If you have witnessed anything that constitutes neglect or abuse then get straight on the phone/ email to the safeguarding adults team. However from the information you have provided it seems at the moment that this is a training/ staffing issue for you to take up with the management.

Can I just clarify what you mean by two to lift... are you physically lifting people or do you mean two people to safely operate a hoist to lift?

bookwormthatturned Fri 28-Dec-12 23:56:08

Is your home registered as a care home or nursing home? Both will have minimum staffing levels required by CQC. My understanding is that nursing homes are always required to have a qualified nurse on duty. Care homes requirements may vary depending on their size and the needs of the people living there but there should always be someone senior available 'on call' in case of emergencies.

If you have concerns about the level of care in the service DO speak to someone - CQC or the local authority's safeguarding adults team. Elderly people and people with learning disabilities living in care are just so vulnerable and open to potential neglect and abuse. The more specifics you can give the better - even if you do feel you have to report your concerns anonymously (sp?)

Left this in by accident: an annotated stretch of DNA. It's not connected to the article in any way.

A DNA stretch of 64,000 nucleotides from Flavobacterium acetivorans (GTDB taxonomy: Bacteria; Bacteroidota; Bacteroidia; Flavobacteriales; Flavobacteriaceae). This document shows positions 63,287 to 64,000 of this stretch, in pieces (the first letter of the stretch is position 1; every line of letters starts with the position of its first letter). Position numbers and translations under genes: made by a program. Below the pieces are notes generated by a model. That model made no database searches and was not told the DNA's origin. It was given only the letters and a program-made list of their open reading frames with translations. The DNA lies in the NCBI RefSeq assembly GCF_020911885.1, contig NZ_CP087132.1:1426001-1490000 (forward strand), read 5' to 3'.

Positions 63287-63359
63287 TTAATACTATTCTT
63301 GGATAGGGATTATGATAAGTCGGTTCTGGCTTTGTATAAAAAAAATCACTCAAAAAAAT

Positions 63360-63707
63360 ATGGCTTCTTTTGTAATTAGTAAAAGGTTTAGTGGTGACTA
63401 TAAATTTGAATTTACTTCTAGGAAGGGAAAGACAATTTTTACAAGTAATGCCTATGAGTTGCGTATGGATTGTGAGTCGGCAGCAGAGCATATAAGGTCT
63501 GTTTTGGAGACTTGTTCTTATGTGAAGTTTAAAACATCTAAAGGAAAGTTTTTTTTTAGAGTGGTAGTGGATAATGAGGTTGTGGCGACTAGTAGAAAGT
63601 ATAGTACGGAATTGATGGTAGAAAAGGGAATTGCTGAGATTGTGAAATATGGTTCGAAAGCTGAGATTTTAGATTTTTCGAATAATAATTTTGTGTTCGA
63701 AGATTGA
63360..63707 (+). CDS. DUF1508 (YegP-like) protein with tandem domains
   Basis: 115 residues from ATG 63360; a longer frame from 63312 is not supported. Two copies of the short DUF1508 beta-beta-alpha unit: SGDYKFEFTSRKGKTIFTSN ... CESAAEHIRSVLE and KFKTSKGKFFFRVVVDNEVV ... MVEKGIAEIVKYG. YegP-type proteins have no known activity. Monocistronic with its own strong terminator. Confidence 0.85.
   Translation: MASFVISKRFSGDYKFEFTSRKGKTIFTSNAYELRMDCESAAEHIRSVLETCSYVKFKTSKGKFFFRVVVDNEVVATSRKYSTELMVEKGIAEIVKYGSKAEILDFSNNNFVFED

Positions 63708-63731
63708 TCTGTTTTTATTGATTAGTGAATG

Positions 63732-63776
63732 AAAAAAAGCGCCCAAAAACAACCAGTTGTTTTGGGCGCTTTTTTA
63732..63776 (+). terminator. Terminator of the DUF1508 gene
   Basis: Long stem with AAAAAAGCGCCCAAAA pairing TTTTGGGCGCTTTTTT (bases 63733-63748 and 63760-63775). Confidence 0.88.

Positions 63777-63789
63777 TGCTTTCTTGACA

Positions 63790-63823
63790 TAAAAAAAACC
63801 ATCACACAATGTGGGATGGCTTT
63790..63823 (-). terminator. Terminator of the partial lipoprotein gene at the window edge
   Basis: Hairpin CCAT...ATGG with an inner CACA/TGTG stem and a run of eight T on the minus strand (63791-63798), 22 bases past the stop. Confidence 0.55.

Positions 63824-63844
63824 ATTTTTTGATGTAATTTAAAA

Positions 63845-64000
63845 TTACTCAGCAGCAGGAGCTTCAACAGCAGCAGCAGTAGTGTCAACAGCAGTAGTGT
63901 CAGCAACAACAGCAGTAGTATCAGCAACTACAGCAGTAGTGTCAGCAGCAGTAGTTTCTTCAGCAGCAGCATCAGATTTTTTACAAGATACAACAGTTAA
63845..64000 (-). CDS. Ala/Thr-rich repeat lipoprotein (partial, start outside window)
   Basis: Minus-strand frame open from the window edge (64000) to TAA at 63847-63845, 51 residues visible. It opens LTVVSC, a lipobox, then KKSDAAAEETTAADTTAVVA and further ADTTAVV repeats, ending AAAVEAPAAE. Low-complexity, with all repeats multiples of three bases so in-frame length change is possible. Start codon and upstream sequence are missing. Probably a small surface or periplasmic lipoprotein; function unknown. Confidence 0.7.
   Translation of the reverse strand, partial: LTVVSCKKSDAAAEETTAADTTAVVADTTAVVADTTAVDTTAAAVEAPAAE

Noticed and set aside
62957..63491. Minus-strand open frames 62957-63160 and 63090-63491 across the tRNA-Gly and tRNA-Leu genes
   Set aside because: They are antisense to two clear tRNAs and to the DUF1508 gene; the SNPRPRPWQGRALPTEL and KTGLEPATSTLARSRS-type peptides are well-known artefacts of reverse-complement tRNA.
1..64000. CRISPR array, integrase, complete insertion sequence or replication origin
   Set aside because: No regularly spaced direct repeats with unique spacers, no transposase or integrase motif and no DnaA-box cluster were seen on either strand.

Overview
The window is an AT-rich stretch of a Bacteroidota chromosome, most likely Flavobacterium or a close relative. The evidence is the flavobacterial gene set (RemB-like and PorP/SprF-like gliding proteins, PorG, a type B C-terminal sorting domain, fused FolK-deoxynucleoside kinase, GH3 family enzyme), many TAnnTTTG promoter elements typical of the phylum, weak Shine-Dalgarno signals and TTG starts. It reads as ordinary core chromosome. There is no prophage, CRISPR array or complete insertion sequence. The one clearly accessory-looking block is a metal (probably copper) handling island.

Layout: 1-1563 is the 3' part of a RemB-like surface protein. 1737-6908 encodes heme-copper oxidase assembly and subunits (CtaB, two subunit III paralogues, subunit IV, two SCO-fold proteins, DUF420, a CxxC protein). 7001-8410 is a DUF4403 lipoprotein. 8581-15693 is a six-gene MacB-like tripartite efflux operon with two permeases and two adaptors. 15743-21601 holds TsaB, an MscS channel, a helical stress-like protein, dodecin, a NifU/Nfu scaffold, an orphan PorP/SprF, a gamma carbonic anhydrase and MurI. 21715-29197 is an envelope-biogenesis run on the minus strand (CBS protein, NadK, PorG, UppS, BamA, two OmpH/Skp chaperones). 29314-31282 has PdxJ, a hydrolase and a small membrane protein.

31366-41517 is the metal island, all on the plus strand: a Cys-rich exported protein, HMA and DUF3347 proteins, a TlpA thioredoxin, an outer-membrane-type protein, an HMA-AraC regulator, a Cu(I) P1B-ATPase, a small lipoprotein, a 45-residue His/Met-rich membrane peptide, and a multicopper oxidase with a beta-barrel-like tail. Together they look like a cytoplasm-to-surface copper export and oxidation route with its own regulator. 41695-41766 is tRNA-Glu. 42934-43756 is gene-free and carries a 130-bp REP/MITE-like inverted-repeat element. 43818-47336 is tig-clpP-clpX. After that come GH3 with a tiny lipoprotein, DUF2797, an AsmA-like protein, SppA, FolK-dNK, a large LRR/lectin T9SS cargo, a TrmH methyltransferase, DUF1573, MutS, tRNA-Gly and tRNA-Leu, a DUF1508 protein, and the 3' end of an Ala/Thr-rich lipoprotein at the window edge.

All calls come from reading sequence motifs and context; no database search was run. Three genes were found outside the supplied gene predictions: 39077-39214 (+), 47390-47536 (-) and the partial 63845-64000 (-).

Sorry if this is sounding OTT but having seen some of the footage from Winterborne View on the recent Panorama programme, and knowing what great care and support IS possible in well run services, its something I have strong views on!

As hatgirl says, there are good providers out there, so if you're getting worried about the standards of this company do look at alternative providers you could work for instead - often the not-for-profit organisations providing care will invest more in training staff and have a greater focus on quality so are worth looking into. Whatever you do, do act on your gut feelings around concerns about wellbeing of the people you're supporting.

hatgirl Fri 28-Dec-12 18:49:21

again not sure of the rules but not sure unqualified staff are supposed to administer pain relief PRN (as needed) without supervision of a qualified nurse. Is your home council run or privately run? If private then is it run by one of the big companies e.g. southern cross, barchester, four seasons etc or is it a small independent/ family run business? Although technically it makes no difference, this information would be useful in advising you further about how to go about raising any concerns you have.